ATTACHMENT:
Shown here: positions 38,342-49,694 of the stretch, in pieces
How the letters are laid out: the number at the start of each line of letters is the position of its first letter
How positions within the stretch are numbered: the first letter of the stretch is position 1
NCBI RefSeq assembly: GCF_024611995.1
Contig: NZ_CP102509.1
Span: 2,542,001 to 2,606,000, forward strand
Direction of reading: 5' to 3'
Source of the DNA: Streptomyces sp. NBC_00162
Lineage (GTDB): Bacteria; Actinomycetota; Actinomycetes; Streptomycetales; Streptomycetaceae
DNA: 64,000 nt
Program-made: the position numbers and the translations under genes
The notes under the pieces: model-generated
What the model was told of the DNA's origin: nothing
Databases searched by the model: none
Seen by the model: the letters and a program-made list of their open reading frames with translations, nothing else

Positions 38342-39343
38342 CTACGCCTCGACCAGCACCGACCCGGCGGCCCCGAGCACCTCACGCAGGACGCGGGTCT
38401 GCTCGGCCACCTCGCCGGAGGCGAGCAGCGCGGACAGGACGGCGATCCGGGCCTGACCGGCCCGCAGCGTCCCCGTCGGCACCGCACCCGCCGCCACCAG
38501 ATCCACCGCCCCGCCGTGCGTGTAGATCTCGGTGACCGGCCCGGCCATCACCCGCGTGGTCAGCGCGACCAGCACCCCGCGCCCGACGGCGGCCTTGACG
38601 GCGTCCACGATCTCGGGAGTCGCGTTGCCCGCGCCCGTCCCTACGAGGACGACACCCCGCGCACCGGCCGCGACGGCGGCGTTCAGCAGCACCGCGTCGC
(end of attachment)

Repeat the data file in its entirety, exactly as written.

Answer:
Shown here: positions 38,342-49,694 of the stretch, in pieces
How the letters are laid out: the number at the start of each line of letters is the position of its first letter
How positions within the stretch are numbered: the first letter of the stretch is position 1
NCBI RefSeq assembly: GCF_024611995.1
Contig: NZ_CP102509.1
Span: 2,542,001 to 2,606,000, forward strand
Direction of reading: 5' to 3'
Source of the DNA: Streptomyces sp. NBC_00162
Lineage (GTDB): Bacteria; Actinomycetota; Actinomycetes; Streptomycetales; Streptomycetaceae
DNA: 64,000 nt
Program-made: the position numbers and the translations under genes
The notes under the pieces: model-generated
What the model was told of the DNA's origin: nothing
Databases searched by the model: none
Seen by the model: the letters and a program-made list of their open reading frames with translations, nothing else

Positions 38342-39343
38342 CTACGCCTCGACCAGCACCGACCCGGCGGCCCCGAGCACCTCACGCAGGACGCGGGTCT
38401 GCTCGGCCACCTCGCCGGAGGCGAGCAGCGCGGACAGGACGGCGATCCGGGCCTGACCGGCCCGCAGCGTCCCCGTCGGCACCGCACCCGCCGCCACCAG
38501 ATCCACCGCCCCGCCGTGCGTGTAGATCTCGGTGACCGGCCCGGCCATCACCCGCGTGGTCAGCGCGACCAGCACCCCGCGCCCGACGGCGGCCTTGACG
38601 GCGTCCACGATCTCGGGAGTCGCGTTGCCCGCGCCCGTCCCTACGAGGACGACACCCCGCGCACCGGCCGCGACGGCGGCGTTCAGCAGCACCGCGTCGC